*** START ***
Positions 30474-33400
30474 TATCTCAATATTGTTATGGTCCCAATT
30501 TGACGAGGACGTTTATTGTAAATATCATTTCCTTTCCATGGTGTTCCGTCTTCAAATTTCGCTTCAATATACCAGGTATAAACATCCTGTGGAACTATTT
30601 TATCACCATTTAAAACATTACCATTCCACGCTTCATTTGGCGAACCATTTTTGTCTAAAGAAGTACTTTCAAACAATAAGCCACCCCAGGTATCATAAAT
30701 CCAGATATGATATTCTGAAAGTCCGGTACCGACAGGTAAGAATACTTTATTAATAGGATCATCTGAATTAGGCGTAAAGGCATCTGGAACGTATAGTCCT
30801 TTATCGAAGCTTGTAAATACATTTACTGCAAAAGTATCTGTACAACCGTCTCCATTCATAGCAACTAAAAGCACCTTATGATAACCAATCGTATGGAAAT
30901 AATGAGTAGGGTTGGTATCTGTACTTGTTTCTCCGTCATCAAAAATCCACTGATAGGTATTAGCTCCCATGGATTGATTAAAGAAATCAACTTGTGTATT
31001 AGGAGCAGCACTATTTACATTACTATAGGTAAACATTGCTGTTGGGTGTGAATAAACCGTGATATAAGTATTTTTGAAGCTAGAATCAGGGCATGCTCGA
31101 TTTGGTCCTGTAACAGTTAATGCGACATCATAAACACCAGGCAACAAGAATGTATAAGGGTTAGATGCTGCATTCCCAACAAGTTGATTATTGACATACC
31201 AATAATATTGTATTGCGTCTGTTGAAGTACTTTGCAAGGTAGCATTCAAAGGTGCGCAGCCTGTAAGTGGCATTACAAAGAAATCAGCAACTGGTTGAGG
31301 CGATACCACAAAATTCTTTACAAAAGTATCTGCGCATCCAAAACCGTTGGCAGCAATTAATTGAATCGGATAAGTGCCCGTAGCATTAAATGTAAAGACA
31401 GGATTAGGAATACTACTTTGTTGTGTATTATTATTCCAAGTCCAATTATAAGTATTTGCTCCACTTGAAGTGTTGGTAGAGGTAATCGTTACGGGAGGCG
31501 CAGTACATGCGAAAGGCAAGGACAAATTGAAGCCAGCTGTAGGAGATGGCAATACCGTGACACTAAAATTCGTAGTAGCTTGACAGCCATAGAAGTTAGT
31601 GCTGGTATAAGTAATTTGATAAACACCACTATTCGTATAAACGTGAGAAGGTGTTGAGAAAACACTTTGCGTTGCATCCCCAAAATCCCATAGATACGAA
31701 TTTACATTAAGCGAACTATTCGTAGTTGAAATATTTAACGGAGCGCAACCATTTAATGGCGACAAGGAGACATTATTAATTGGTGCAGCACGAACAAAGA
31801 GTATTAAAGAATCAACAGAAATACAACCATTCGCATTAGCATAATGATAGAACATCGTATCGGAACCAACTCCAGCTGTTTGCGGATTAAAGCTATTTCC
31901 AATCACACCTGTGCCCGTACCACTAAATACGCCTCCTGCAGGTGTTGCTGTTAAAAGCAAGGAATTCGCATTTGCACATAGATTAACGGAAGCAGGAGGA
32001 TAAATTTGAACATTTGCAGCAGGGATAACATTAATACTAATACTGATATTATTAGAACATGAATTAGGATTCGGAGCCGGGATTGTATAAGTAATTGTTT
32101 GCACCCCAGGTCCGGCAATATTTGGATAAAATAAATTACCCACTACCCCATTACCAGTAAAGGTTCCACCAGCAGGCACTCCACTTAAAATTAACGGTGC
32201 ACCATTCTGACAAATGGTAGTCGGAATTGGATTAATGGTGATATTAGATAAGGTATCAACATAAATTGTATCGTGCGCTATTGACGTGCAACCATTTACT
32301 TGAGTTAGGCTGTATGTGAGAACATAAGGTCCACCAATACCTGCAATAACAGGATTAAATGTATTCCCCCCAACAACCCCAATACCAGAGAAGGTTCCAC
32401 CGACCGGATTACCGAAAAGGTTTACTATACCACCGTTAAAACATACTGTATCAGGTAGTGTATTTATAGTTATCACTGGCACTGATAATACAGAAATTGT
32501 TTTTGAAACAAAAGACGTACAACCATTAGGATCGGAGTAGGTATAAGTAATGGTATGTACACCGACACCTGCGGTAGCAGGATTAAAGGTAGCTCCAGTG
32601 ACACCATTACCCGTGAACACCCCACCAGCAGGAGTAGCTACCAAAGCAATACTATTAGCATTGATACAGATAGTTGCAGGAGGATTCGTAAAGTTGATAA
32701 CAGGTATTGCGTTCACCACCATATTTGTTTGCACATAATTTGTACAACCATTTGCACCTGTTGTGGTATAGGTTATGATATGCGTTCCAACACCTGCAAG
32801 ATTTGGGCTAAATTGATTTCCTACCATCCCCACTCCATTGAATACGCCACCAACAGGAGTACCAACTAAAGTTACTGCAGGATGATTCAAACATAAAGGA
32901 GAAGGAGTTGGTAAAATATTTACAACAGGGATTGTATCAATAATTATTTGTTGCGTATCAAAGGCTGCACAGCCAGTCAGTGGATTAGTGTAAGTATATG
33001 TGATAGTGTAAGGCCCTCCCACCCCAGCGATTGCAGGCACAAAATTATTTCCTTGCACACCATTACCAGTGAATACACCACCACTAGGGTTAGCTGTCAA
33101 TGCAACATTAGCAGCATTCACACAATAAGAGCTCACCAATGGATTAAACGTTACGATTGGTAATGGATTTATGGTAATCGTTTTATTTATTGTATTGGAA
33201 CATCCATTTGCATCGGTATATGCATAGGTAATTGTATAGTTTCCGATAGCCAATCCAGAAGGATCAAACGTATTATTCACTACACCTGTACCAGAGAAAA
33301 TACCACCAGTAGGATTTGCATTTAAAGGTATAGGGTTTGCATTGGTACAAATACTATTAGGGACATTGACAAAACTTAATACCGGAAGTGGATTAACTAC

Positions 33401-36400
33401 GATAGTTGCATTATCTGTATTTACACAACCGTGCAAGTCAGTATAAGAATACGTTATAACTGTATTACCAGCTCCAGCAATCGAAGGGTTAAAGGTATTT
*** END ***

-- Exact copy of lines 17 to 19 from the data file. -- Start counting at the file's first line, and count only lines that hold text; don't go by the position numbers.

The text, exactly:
31901 AATCACACCTGTGCCCGTACCACTAAATACGCCTCCTGCAGGTGTTGCTGTTAAAAGCAAGGAATTCGCATTTGCACATAGATTAACGGAAGCAGGAGGA
32001 TAAATTTGAACATTTGCAGCAGGGATAACATTAATACTAATACTGATATTATTAGAACATGAATTAGGATTCGGAGCCGGGATTGTATAAGTAATTGTTT
32101 GCACCCCAGGTCCGGCAATATTTGGATAAAATAAATTACCCACTACCCCATTACCAGTAAAGGTTCCACCAGCAGGCACTCCACTTAAAATTAACGGTGC